|Students at Perry Elementary complete a coding problem.|
Kids from various grade levels are engaged in learning computer science. It’s all part of the Hour of Code, a global movement where people of all ages spend an hour learning the basics of coding and solving problems in fun ways.
The Hour of Code takes place each year during Computer Science Education Week. This year, it landed on Dec. 5-11.
Technology teacher Jami Davis from Annette Perry Elementary School said she can see the difference in her students when they begin to decipher code.
“Code develops higher-level thinking and problem solving,” said Davis. “Once they start coding and solving the questions, they start feeling good about themselves and getting more self-esteem.”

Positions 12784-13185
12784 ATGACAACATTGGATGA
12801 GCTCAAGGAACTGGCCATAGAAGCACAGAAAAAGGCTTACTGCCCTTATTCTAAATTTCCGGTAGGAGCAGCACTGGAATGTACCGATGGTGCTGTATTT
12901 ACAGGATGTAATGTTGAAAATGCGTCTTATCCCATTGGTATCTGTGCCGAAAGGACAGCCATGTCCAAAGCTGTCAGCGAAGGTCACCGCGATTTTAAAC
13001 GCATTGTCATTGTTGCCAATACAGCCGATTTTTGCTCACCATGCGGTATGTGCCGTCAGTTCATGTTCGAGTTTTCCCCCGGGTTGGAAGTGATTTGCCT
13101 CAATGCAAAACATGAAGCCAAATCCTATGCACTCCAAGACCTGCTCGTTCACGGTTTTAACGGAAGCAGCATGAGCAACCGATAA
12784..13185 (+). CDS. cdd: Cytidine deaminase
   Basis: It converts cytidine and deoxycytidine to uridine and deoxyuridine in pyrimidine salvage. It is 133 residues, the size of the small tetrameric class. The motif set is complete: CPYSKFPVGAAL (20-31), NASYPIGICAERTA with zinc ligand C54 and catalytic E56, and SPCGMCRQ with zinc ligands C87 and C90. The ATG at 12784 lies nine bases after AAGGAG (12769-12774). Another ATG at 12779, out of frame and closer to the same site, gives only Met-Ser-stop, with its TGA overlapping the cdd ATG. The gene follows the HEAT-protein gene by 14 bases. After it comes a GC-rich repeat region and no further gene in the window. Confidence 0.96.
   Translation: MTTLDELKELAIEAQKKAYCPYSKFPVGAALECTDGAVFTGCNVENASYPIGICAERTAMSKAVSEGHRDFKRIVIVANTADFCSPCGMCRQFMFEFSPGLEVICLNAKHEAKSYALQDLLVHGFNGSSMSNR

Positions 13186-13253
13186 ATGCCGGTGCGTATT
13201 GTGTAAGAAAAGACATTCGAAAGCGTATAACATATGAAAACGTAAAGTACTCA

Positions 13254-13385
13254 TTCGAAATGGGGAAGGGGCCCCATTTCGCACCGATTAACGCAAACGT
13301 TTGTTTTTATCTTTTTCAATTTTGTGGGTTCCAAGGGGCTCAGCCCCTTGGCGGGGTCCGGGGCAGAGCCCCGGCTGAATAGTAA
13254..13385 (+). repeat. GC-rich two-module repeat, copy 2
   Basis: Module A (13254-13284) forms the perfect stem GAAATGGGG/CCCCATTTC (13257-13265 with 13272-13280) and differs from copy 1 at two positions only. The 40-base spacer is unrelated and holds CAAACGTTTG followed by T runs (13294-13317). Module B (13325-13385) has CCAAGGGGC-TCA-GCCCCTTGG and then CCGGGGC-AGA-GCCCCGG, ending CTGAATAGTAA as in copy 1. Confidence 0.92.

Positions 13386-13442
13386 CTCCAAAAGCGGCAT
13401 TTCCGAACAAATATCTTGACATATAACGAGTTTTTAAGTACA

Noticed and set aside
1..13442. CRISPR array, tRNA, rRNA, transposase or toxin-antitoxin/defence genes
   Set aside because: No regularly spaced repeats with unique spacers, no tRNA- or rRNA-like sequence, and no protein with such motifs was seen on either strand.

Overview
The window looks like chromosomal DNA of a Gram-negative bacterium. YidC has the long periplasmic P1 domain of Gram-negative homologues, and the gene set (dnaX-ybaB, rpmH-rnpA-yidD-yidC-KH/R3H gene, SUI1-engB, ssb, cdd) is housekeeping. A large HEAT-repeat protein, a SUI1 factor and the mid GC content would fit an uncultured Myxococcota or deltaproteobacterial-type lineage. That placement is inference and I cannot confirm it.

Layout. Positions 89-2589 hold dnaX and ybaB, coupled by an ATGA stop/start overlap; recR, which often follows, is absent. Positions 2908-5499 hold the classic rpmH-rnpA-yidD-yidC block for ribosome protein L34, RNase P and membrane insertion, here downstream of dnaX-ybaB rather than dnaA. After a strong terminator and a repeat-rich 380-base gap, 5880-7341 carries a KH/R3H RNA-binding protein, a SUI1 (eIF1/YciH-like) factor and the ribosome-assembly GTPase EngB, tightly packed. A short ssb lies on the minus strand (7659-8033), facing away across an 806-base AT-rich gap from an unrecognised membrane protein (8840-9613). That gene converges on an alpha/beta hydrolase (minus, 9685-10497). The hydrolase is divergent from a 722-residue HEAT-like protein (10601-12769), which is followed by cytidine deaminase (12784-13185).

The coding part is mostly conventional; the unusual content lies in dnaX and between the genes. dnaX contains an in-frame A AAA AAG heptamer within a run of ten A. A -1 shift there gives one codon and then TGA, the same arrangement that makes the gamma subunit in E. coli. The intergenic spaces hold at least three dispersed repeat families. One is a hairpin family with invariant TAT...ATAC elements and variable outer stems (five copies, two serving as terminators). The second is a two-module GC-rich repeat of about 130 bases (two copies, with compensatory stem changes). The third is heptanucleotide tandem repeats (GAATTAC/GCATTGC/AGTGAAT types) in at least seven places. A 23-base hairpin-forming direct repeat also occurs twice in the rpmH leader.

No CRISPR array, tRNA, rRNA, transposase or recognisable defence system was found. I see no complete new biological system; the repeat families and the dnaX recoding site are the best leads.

Davis said she implemented the Hour of Code at her school three years ago when the worldwide initiative was launched because she saw how important the skill is for each child’s future.
“I believe that making these students efficient in technology is just as important as math and reading for future jobs,” she continued.
She noted that students are wanting to code in their free time, and she has expanded her coding lessons to three weeks because one hour is not enough to her.
“I encourage any teacher who is hesitant about joining to just do it—even if you don’t know code. Code.org has made it very easy with videos and tutorials. It’s a great experience.”
To date, tens of millions of students in more than 180 countries have participated in the Hour of Code. One-hour tutorials are available in over 45 languages. For more information, visit the website.